On the other hand, reform designers and those in charge of its implementation are faced with political problems, which prevent them from more seriously and directly joining these reforms.

Just like everything else in Kosovo has national colours, problems of the University are also such. Some time ago, in his conversation with Serbian representatives Administrator of Pristina University and Co-Chairman of the Department for Education and Science, Michael Daksner promised the soon opening of University in Serbian language, which would work independently of Pristina University or would at least be organised in separate facilities. Although it is widely believed that the project on the establishment of such University was prepared in secret, information on it reached the public much before OSCE Head Daan Everts learned about it. It envisaged the establishment of a parallel educational system for Kosovo Serbs in consultation with Belgrade Government and Serbian Ministry of Education. Such University would work in the northern part of Mitrovica, which is populated by majority Serbian population, or more precisely in the building of the former Mining-Metallurgical Faculty. The instruction would be organised according to Serbian teaching programmes and curricula and would have nothing to do with Pristina University.

The Albanian members of the leading team confirmed that such plans existed. Vice-President Arsim Bajrami, Ph.D., said that no one consulted the Albanian representatives about these plans. Nevertheless, asked about the establishment of parallel University, Special UN Envoy for Kosovo Hans Haekkerup stated that no parallel structures would be allowed in Kosovo. However, he explained that Kosovo Serbs thought that the security conditions were such that University instruction in the Serbian could not be organised in the capital of Kosovo and that therefore the problem of their education had to be resolved.

Political circles in Kosovo were of the opinion that the Serbian representatives chose perfect timing to demand their own University in Kosovo. It is widely believed that in this pre-election period, when the international community considers participation of Serbs in elections crucial for making the elections legitimate, the international community is prepared to make all sorts of concessions, carefully picking word so as not to qualify any of these structures as parallel. Last week's "confession" of Thorsten Skiaker, Commander of Kosovo Peace Forces that "concessions are being made to Serbs" is frequently mentioned here. He justified that by claiming that it was "better to score a strategic victory, such as the elections, instead of several tactical victories". On the other hand, the Albanians disagree that the establishment of University in Serbian would represent a short-time tactical victory or defeat, but rather the opposite. However, at a recent press conference Susan Manuel, spokesperson for the UNMIK, accused the Albanian side saying that "not a single Serbian word can be heard at the University of Pristina".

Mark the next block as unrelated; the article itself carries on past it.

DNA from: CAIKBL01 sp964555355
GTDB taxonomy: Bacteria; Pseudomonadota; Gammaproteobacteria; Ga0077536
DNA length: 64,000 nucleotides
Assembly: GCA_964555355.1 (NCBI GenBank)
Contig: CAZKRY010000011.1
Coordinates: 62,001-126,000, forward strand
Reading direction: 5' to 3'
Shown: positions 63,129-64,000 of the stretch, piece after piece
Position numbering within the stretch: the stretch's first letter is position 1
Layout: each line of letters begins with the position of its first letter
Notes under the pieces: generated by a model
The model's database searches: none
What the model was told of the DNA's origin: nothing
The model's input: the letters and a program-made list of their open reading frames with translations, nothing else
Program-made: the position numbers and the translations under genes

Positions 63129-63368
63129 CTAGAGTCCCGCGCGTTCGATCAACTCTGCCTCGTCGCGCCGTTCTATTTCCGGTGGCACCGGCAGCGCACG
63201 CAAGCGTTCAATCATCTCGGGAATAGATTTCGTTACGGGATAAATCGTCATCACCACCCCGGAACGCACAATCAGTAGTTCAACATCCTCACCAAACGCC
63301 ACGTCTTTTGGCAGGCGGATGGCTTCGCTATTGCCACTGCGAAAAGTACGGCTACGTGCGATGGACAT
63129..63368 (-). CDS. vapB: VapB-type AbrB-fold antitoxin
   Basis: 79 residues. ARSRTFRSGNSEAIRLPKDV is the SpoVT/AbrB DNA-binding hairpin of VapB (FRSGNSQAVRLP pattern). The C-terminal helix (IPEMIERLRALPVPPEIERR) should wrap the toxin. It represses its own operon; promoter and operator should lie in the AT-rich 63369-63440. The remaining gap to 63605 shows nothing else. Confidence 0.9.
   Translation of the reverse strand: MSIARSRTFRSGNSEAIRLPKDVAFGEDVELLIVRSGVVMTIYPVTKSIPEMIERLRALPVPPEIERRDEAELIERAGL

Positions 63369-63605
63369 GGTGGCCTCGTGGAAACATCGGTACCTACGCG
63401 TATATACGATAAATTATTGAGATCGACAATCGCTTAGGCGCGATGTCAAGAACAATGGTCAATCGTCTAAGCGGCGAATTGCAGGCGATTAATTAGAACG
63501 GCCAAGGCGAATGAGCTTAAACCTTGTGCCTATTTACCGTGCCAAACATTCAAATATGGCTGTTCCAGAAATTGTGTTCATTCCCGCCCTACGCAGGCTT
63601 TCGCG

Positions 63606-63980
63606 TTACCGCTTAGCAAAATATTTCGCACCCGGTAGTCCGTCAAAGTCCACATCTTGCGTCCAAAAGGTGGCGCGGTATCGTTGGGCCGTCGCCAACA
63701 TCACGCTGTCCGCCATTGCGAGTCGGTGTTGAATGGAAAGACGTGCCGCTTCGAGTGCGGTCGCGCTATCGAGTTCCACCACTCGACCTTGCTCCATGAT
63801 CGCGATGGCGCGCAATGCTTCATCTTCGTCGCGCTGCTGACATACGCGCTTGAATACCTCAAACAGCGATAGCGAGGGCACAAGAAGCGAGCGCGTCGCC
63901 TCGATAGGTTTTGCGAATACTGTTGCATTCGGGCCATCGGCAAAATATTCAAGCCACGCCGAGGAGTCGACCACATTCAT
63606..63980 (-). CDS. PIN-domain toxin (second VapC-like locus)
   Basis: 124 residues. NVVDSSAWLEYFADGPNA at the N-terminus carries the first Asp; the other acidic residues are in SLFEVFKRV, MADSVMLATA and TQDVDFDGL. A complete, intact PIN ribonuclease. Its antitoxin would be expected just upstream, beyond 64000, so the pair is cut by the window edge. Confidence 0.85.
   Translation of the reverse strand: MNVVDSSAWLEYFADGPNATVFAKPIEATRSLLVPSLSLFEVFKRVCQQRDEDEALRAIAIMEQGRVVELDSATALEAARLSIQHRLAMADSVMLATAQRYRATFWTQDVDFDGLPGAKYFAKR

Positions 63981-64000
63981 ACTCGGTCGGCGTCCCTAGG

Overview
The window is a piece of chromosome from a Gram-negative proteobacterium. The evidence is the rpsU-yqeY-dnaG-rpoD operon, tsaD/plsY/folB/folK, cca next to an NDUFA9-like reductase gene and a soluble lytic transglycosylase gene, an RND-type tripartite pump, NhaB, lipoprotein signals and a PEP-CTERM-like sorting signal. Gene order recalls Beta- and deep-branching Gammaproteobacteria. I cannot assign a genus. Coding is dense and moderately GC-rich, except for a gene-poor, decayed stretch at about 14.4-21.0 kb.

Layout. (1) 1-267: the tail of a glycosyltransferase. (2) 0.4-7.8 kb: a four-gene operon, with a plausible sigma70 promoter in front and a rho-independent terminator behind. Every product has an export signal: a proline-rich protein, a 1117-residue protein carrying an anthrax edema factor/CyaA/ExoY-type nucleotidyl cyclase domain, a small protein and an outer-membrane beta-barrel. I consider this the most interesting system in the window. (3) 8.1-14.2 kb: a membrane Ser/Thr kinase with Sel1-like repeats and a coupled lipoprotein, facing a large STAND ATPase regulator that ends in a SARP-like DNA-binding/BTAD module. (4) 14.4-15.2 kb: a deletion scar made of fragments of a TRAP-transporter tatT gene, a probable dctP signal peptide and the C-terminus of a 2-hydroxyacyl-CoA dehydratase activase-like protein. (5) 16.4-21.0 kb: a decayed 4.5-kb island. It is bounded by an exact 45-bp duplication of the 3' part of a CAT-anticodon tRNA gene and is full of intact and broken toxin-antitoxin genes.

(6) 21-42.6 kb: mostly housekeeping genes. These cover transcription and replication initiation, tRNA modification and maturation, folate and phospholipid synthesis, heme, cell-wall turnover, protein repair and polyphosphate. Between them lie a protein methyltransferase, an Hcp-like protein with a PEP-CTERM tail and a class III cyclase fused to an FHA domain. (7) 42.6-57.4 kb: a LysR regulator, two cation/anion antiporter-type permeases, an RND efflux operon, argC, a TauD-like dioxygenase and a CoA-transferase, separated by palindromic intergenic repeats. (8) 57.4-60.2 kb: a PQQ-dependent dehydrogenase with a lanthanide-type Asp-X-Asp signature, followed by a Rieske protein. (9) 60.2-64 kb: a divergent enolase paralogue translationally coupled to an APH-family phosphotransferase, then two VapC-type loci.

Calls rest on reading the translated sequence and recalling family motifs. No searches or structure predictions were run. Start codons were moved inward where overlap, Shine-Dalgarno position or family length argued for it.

However, it is a fact that not a single professor of Serbian nationality has appeared at Pristina University since the end of 199 war. The circumstances have changed, tensions are high and professors have not even come to pick up their things they left in their Cabinets.

This time the Albanian circles are not so indifferent. They think that their Serbian colleagues will make the best possible move towards the re-establishment of mutual trust if they return "where they belong - to the University". In other words, irrespective of the gap between Serbs and Albanians which is deeper than ever and despite lack of any contacts, there are people who want to live in peace. According to them, the University would be the best place for that, precisely because of its academic level. In that case it would be easier to carry out the reforms, while none of the sides would waste its energy on breaking apart the existing University and forming new parallel one. Nevertheless, it seems that it is already too late for that. The international community has promised Kosovo Serbs DM 1 million for their University. Although there are many undefined and unresolved matters, it is almost certain that it will be located in the northern part of Mitrovica and the location of student hostels is being determined now.

Rrahman PACARIZI

(AIM)